Theater archives

Ayub Khan-Din’s Comedy Emigrates to New York


In Bollywood cinema, censors have decreed that even kisses are too racy for the screen. Lovers must demonstrate their passion by way of torrid glances, fervent hand-holding, and frequent musical numbers. But Ayub Khan-Din’s Rafta, Rafta . . ., produced by the New Group, is a play, not a film, and it takes place in Boulton, England, not Mumbai, so the young Anglo-Indian couple at its center should be free to canoodle as much as they choose. Yet they find themselves unable to consummate their marriage, and it’s nothing to sing about.

Khan-Din, who first came to New York’s attention with the New Group’s production of East Is East, adapts Bill Naughton’s gentle and vaguely naughty 1963 comedy. He’s maintained the Boulton setting but updated the script to the present day and relocated it to the Indian immigrant community—a population where it doesn’t seem odd that the newlyweds have forgone premarital sex. In order to save money, lissome Vina (Reshma Shetty) and handsome Atul (Manish Dayal) have taken up residence with Atul’s parents and pesky younger brother. The crowded house, thin walls, and familial antagonisms render Atul impotent to perform his marital duties. As his mother-in-law forlornly phrases it: “There’s been no new planting in the Shalimar Gardens.”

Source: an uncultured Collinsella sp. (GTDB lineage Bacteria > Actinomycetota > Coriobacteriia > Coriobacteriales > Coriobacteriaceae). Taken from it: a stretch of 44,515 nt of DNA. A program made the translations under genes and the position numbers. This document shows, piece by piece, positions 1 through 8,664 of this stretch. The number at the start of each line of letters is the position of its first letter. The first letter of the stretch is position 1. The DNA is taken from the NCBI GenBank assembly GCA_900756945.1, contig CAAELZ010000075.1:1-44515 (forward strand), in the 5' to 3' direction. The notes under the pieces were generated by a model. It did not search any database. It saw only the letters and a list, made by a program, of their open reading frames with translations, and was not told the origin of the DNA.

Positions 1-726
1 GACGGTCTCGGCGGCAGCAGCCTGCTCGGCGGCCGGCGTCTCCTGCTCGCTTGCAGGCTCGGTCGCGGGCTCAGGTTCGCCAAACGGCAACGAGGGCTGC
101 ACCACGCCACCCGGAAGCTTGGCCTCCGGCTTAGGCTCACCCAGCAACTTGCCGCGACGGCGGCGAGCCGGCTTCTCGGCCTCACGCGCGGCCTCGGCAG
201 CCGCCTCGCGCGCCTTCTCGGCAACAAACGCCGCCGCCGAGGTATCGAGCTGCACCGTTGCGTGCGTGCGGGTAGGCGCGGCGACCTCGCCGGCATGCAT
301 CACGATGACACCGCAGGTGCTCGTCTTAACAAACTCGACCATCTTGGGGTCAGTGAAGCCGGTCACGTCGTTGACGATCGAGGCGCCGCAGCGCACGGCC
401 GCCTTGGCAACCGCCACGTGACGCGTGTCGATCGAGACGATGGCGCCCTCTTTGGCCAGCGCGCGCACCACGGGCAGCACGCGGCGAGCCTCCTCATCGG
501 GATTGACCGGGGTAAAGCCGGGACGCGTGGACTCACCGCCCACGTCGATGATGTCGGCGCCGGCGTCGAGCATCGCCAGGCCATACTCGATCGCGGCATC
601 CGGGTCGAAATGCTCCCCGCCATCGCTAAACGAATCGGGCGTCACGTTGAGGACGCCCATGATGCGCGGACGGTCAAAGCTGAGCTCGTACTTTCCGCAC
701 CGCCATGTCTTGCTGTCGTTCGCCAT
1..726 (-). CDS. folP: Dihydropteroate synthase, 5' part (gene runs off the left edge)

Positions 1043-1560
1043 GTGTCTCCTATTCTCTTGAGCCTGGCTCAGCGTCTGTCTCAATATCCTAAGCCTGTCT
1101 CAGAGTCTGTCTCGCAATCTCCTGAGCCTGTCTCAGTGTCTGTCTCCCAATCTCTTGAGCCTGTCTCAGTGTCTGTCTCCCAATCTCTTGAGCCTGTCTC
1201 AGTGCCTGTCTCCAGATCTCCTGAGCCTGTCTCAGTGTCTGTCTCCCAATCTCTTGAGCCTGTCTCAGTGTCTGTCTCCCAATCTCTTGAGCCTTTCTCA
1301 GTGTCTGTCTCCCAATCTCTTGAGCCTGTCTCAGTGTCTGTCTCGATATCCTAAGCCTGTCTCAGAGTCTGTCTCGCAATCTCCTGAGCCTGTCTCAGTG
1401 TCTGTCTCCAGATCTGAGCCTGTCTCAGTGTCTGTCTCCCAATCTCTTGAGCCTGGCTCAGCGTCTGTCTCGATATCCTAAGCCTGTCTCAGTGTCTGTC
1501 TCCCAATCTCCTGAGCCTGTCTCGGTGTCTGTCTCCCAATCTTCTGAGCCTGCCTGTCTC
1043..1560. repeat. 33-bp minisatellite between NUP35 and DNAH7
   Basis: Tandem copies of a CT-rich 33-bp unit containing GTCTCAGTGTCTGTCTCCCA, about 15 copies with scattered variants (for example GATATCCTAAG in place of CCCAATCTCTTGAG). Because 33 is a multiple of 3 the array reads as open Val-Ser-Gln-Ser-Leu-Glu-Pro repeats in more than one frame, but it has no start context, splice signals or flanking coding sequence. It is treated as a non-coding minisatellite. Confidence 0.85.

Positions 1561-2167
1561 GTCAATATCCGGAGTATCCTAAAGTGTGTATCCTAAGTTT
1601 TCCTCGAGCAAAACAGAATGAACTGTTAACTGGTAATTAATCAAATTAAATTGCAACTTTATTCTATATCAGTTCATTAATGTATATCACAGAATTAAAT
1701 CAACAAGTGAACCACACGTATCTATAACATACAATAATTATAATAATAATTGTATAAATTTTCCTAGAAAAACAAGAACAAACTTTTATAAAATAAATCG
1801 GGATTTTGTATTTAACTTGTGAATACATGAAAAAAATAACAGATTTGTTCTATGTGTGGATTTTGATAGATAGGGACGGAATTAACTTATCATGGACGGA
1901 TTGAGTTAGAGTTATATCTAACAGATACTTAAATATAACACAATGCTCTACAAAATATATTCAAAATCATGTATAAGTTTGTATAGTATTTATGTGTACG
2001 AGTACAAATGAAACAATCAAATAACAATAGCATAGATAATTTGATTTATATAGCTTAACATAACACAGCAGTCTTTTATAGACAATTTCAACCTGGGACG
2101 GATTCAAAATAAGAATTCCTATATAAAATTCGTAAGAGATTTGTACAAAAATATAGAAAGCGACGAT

Scott Elliott, the New Group’s head, has proved a remarkably uneven director in the past. Sometimes, as with the plays of Mike Leigh and East Is East, he has created thorough and affecting stage worlds, but he’s faltered with tonally trickier pieces like Wallace Shawn’s Aunt Dan and Lemon. Happily, Rafta, Rafta . . . requires just the sort of messy domestic milieu at which Elliott excels. In this sensitive production, he, set designer Derek McLane, and costume designer Theresa Squire create a colorful and nicely overstuffed environment.

Though the play begins as a genial comedy about the young couple, it increasingly centers on their parents and shades toward the serious. As Atul’s progenitors, Ranjit Chowdhry and Sakina Jaffrey give less aggressive performances than the actors who originated the roles at London’s National Theatre, but they are nevertheless excellent, as are Alok Tewari and an effectively deglamorized Sarita Choudhury as the in-laws. This parental foursome takes the material of farce and turns it heartbreaking. In the final moments, Atul’s father describes life—in words that also describe the play—as something that at first occasions laughter, “but one day it’ll make you bloody cry.”